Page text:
The endocannabinoid system, ECS, is a neuromodulatory system spread throughout the body and plays an important role in developing the central nervous system, CNS, the plasticity of Synaptics, and various responses to endogenous and environmental reception, particularly pain. The ECS comprises cannabinoid receptors, endogenous cannabinoids (endocannabinoids), and enzymes responsible for synthesizing and degrading endocannabinoids. CBD is a phytocannabinoid compound produced by cannabis-related plants, i.e., marijuana and hemp. Cannabidiol has gained popularity in recent days due to its potential benefits in promoting human health. Particularly, CBD has potential benefits in combating effects related to anxiety disorders such as post-traumatic disorders.
The ECS comprises endogenous cannabinoids, commonly referred to as endocannabinoids, cannabinoid receptors, and the enzymes used to synthesize and degrade endocannabinoids. Below is a discussion of each of the components:
Endocannabinoids are endogenous lipids that interact with cannabinoid receptors, altering their behavior to at least partially mimic the effects of cannabis's psychoactive components, most notably THC tetrahydrocannabinol. Anandamide (arachidonoyl ethanolamide) and 2-arachidonoyl glycerol, 2-AG, were the first endocannabinoids discovered. An important feature of these endocannabinoids is their precursors in lipid membranes. Endocannabinoids are released into the extracellular space in one or two rapid enzymatic steps when activated, typically by activation of specific G protein-coupled receptors or by depolarization. The efficacy of the endocannabinoids varies—for example, 2-AG is a high efficacy agonist for both CB1 and CB2 receptors. In contrast, anandamide is a low efficacy agonist for CB1 receptors and a very low efficacy agonist for CB2 receptors.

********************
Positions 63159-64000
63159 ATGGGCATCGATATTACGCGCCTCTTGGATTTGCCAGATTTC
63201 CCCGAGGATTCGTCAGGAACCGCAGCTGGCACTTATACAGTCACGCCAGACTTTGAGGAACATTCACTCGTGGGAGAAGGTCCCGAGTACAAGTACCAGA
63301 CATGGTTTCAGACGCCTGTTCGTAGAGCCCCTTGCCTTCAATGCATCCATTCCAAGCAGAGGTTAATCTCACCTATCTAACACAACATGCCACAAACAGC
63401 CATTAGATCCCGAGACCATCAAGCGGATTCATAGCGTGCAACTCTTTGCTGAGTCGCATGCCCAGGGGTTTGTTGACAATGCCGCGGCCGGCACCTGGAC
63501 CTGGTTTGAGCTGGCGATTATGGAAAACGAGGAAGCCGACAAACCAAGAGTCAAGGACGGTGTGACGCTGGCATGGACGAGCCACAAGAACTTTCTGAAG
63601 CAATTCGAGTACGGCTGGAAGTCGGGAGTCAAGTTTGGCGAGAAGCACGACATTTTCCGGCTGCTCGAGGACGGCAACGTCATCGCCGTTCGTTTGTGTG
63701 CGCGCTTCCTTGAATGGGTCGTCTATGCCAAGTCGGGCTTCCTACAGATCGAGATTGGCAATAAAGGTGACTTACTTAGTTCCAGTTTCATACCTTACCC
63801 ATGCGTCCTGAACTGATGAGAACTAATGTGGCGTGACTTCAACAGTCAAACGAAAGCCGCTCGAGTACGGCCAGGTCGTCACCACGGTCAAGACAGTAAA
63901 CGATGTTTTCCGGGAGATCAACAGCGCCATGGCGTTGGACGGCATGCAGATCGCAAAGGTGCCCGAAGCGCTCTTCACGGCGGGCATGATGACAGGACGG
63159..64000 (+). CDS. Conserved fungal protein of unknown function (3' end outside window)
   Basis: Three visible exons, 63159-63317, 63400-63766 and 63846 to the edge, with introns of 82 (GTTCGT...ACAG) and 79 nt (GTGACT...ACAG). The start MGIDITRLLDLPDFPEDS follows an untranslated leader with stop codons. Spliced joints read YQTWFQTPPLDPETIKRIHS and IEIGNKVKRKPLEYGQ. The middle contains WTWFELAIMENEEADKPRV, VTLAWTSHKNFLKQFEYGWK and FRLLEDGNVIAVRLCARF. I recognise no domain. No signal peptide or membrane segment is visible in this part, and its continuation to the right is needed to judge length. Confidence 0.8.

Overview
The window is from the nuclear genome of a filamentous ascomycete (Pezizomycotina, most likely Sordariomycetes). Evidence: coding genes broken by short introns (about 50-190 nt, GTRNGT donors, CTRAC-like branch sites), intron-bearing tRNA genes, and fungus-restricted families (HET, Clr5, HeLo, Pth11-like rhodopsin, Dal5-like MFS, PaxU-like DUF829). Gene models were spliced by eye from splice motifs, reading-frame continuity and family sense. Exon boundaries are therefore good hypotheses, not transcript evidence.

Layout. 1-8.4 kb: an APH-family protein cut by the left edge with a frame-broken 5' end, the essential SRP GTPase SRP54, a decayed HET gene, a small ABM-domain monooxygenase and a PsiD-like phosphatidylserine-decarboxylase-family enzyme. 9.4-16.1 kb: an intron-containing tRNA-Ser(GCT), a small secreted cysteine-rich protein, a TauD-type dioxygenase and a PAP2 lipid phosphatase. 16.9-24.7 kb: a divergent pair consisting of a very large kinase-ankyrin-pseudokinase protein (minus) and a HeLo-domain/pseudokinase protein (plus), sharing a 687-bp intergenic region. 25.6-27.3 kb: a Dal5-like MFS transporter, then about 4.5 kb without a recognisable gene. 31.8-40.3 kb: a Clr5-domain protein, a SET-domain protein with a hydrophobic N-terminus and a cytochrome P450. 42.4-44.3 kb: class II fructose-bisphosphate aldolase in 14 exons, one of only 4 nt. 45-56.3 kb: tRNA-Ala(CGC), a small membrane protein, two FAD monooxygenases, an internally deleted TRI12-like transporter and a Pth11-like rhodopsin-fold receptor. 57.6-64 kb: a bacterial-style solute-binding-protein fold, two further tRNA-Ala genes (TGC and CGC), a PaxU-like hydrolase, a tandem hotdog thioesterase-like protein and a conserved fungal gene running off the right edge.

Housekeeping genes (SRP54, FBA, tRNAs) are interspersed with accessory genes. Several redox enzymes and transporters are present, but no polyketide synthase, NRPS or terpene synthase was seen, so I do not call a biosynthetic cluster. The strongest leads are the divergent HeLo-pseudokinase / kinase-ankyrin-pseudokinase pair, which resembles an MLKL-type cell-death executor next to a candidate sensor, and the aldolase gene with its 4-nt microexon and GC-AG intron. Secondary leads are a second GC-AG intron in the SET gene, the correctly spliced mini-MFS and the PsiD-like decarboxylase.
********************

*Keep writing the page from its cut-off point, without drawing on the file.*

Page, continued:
Endocannabinoids' effects are primarily mediated by the CB1 and CB2 cannabinoid receptors, with other receptors such as PPARs and Transient Receptor Potential (TRP)) channels are also mediating some endocannabinoid actions, particularly those of the acylethanolamides. CB1 and CB2 cannabinoid receptors are G protein-coupled receptors (GPCRs) that primarily couple to Gi and Go G proteins. Thus, activation of CB1 or CB2 receptors affects cellular physiology, including synaptic function, gene transcription, and cell motility. CB1 receptors are abundant in the CNS, particularly in the cortex, basal ganglia, hippocampus, and cerebellum. CB1 receptors are mostly found on axon terminals and pre-terminal axon segments. CB2 receptors are expressed at much lower levels in the CNS than CB1 receptors. This receptor is found mostly in microglia and vascular elements. CB2 does appear to be expressed by some neurons, particularly in pathological conditions such as nerve injury.